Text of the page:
Elahi, 2011 Here be dragons… exploring the ‘unknown unknowns’
Abstract Since ancient times, the phrase ‘Here be Dragons’ has been used to signify dangerous and unexplored territories. While wayfarers of the past realised that lack of knowledge necessitated increased vigilance and caution, today's ‘Here be Dragons’ generally remain hidden and unwanted. Human psychology, institutional frameworks and scientific convention have removed these unrecognised sources of ignorance from the mental maps of modern society. This omission is critical in today's interconnected, interdependent world. It is now time to counter current myopia by using the new digital tools available to draw on wider societal framing in conjunction with scenarios methodologies. This process could provide the meta risk analysis suitable to enable the ‘Here be Dragons’ to be identified, monitored and tackled, thereby ensuring that decision-makers and ultimately society become more aware of intractable uncertainty and adaptive in the face of inevitable change.
Healy, 2011 Post-normal science in postnormal times
Abstract Post-normal science (PNS) was a herald of postnormal times. For Functowicz and Ravetz contemporary issues in which ‘facts are uncertain, values in dispute, stakes high and decisions urgent’ necessitate PNS. PNS deals with the postnormal character of contemporary challenges by bringing the contextualised insights of non-scientific stakeholders to bear through the formulation of ‘extended facts’. However, while the contextual content of ‘extended facts’ caters to the indeterminate character of postnormal issues this remains in tension with an implicit assumption that outcomes reflect the quality of the ‘facts’ informing them. This paper takes the claim that postnormal times involves ‘that we abandon…ideas of ‘control and management” seriously by arguing that science should be the servant of outcomes framed in, primarily, societal terms, rather than the other way around. This argument is illustrated using the example of fashioning an effective response to climate change.
Cole, 2011 Alliterative logic: A theory for postnormal times
Abstract This commentary responds to some of the issues raised in Zia Sardar's paper “Welcome to Postnormal Times” noting and attempting to explain points of difference and similarity. From Sardar's invocation of the 3C's of complexity, chaos and contradiction emerges the idea that our postnormal times might be likened to the strange times following the Great Plague that gave rise to the Alliterative Revival. Speculating further, it is questioned whether, in such strange times, utopian futures studies substitute for prayer.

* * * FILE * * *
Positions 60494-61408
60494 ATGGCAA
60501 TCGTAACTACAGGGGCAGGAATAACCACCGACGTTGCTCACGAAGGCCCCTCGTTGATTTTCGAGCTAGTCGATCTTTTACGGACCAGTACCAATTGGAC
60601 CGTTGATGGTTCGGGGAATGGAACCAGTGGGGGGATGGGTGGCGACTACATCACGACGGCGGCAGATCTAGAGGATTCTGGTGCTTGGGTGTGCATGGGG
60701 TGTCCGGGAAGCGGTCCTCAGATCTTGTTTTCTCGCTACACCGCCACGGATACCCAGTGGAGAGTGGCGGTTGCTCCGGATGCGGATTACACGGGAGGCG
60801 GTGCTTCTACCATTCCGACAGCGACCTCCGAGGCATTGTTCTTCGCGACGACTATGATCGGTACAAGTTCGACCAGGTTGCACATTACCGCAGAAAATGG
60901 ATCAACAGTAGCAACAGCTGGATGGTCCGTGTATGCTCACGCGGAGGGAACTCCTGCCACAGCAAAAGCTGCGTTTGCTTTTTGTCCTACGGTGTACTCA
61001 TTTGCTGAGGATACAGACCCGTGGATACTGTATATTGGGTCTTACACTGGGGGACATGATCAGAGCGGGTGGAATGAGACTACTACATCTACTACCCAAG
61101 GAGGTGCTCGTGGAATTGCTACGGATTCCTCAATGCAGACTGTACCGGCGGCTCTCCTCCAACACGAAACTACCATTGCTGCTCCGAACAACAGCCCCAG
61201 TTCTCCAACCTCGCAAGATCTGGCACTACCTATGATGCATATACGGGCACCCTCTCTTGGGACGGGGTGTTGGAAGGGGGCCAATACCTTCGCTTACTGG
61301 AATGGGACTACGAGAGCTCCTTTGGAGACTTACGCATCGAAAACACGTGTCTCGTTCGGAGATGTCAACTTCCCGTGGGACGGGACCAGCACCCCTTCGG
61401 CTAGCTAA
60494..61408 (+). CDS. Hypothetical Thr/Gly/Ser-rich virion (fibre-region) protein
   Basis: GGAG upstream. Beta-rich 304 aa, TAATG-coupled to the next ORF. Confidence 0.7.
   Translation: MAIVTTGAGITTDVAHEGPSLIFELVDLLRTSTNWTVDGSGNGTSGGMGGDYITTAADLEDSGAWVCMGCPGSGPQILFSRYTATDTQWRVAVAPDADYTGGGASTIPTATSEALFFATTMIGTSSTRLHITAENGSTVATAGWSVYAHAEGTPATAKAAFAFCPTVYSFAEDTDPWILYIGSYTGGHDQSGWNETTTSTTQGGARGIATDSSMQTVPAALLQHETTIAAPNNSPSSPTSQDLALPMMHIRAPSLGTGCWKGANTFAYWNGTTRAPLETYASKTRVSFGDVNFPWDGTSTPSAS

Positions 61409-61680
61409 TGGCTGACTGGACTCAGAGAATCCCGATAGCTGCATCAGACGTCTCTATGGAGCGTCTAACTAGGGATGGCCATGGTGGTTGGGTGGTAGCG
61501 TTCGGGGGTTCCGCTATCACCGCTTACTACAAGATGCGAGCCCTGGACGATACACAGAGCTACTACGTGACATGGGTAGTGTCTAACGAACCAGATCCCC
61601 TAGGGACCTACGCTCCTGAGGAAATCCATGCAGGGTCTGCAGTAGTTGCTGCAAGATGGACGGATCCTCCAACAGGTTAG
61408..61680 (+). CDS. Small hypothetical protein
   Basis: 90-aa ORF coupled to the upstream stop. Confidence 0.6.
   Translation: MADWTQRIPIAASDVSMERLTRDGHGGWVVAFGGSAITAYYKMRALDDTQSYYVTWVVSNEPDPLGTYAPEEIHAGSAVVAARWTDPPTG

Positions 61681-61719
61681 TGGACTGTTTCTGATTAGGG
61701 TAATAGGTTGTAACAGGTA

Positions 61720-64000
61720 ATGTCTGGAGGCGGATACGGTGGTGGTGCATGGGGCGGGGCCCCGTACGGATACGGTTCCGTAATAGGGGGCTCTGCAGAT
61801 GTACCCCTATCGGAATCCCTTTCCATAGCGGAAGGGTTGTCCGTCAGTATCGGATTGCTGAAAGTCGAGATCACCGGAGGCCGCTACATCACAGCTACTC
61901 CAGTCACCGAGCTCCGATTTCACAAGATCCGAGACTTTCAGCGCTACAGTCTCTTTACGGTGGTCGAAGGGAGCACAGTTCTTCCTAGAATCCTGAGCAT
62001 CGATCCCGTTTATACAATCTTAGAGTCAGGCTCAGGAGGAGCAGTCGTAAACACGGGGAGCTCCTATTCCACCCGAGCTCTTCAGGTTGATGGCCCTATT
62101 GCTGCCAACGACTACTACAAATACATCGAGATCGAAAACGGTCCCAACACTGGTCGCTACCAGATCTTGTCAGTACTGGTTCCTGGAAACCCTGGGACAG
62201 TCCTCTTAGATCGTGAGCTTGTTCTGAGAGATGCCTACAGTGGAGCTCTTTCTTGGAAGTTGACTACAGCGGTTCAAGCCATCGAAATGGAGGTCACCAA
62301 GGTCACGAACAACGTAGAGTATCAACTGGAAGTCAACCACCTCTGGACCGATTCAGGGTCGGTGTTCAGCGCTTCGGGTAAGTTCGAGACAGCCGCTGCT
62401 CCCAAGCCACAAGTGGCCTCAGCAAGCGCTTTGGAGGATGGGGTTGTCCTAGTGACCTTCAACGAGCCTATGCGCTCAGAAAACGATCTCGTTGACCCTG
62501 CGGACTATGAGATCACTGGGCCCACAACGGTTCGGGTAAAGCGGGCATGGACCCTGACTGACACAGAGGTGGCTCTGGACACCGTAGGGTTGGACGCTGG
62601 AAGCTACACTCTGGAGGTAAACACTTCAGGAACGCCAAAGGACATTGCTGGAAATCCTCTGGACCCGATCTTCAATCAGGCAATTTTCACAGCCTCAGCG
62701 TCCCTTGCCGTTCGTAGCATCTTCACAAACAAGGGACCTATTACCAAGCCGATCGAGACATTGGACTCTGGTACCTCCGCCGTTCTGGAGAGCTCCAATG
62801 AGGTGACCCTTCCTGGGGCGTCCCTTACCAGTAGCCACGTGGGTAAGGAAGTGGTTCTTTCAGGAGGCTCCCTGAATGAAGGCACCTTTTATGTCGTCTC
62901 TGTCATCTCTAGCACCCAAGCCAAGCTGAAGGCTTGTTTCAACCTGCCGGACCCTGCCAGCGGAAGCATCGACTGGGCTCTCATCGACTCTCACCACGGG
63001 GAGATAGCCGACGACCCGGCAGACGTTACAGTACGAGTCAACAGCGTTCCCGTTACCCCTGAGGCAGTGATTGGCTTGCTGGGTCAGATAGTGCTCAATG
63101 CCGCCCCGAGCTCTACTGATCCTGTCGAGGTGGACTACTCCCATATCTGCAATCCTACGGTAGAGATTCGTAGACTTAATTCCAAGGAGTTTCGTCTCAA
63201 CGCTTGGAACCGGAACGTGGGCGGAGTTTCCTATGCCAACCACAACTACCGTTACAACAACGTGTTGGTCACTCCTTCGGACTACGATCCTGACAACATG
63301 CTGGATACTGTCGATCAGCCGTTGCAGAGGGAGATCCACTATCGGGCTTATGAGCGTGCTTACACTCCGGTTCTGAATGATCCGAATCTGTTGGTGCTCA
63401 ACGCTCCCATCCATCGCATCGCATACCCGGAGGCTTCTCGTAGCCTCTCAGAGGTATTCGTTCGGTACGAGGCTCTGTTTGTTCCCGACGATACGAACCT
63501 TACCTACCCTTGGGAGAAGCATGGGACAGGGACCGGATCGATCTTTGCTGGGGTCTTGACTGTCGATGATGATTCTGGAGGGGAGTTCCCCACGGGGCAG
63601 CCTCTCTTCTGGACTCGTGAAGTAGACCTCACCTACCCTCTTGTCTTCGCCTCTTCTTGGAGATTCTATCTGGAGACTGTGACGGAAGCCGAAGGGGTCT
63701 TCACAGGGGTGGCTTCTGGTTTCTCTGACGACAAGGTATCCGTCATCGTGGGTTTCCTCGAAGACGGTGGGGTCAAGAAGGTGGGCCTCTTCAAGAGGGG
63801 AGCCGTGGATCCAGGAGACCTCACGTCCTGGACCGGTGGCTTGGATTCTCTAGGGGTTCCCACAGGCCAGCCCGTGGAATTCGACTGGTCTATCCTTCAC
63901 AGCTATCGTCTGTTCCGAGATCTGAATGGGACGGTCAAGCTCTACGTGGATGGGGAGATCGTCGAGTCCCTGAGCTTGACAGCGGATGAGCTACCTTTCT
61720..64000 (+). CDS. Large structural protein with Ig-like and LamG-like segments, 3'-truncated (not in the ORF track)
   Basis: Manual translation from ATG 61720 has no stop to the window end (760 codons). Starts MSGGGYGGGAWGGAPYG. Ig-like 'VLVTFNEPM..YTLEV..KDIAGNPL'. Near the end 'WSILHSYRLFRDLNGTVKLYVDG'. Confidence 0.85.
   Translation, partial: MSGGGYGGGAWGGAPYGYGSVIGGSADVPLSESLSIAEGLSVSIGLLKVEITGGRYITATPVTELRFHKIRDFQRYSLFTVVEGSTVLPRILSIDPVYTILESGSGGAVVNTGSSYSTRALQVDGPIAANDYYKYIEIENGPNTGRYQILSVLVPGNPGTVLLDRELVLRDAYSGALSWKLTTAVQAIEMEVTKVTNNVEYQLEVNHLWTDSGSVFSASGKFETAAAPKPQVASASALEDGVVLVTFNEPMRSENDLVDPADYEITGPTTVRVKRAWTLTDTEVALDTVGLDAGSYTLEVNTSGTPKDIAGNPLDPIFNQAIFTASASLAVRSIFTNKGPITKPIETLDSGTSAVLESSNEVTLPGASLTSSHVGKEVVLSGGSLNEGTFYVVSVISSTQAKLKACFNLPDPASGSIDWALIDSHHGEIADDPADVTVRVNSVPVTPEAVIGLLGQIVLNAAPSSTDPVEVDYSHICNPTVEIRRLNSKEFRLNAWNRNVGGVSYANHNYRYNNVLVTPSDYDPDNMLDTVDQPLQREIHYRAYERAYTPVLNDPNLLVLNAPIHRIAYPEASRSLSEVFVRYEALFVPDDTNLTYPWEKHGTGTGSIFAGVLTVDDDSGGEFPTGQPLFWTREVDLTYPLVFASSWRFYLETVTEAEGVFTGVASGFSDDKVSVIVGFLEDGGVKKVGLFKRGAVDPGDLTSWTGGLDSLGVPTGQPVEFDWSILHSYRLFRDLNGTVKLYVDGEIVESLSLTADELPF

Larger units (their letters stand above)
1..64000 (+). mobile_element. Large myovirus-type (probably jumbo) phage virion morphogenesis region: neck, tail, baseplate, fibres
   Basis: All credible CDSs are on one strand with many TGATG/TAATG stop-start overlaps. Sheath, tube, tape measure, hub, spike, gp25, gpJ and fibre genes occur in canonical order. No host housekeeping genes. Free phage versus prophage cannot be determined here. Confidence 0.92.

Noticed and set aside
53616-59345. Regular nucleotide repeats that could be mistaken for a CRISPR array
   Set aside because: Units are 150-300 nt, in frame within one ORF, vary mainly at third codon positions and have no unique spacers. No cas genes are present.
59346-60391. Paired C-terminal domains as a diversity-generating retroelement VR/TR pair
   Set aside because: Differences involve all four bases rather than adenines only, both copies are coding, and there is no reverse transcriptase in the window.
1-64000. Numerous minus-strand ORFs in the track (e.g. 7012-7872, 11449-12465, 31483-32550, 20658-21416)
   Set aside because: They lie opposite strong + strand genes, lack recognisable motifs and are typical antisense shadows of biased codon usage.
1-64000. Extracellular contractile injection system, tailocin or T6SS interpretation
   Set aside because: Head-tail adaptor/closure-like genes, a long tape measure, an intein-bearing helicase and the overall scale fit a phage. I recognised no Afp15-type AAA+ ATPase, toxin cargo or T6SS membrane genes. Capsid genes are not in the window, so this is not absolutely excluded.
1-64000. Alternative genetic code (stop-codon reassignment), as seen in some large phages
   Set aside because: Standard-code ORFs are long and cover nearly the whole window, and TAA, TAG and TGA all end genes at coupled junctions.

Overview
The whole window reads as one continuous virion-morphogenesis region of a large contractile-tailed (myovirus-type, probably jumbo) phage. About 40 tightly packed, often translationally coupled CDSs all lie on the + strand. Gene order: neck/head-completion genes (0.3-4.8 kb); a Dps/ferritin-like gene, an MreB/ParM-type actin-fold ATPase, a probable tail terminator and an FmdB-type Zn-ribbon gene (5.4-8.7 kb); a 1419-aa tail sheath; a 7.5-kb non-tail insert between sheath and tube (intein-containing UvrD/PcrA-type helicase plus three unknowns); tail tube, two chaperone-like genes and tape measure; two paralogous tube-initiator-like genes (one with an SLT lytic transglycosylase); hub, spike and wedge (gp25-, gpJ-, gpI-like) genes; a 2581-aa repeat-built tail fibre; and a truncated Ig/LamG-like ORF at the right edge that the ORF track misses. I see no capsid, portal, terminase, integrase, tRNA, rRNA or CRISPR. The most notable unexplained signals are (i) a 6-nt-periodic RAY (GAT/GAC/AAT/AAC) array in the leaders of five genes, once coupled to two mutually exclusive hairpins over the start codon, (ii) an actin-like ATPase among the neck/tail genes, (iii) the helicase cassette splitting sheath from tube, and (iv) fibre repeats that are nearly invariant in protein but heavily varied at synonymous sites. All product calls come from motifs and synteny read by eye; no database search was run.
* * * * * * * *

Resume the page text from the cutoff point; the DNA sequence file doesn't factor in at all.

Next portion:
Kapoor, 2011 Is there a postnormal time? From the illusion of normality to the design for a new normality
Abstract Ziauddin Sardar's characterization of ‘postnormal times’ elegantly captures the mood of despair, uncertainty and insecurity in the West due to the multiple shocks of terrorism, economic recession and climate change. However, the prevailing mood in India, most of Asia and developing countries in general is confidence and optimism for the future. The label ‘postnormal times’ is inappropriate for resurgent Asia and other ‘emerging markets’. Similarly, these countries – as illustrated by examples from India – need more modernization and efficiency to save and improve the lives of their citizens. This paper argues that the seeming normality of twentieth century in the West was an illusion arising out of the ignorance and neglect of environmental and health consequences of unbridled industrial growth. The distorted assumptions of neoclassical economics are largely to blame for this. It is now time to pay back for those excesses. A new normality will emerge only by addressing these distortions and by creating democratic global institutions that can reflect the changed global balance of power of the 21st century. The intellectuals, opinion-makers and leaders of the world have to exercise their ethical responsibility and creative imagination to enable this new normality to emerge.
Montuori, 2011 Beyond postnormal times: The future of creativity and the creativity of the future
Abstract Creativity and imagination are the most important ingredients for coping with post-normal times, according to Sardar. This paper looks at the way creativity itself is being transformed in the West, from the individualistic/atomistic view of Modernity towards a more contextual, collaborative, complex approach. It explores the potential and possibilities for this more participatory creativity to help go beyond the “crisis of the future,” and argues that the centrality of creativity must go beyond the mythology of genius and inspiration to inform philosophy, ethics, and action. Philosophical reflection and the imagination of desirable futures can emerge from a creative ethic that stresses the value of generative interactions and contexts that support creativity.
Gary, 2011 Toward a new macrohistory: An extension to Sardar’s ‘postnormal times’
AbstractHow should futurists evaluate Sardar's announcement of ‘postnormal’ times? In contrast to existing images, what light does the postnormal metaphor shed on our global age? This paper views Sardar's postnormal times as embryonic, and extends it using ecosystems theory. To develop Sardar's concept as a macrohistory, Holling's adaptive cycle and panarchical systems are proposed as mechanisms of change that create postnormal times.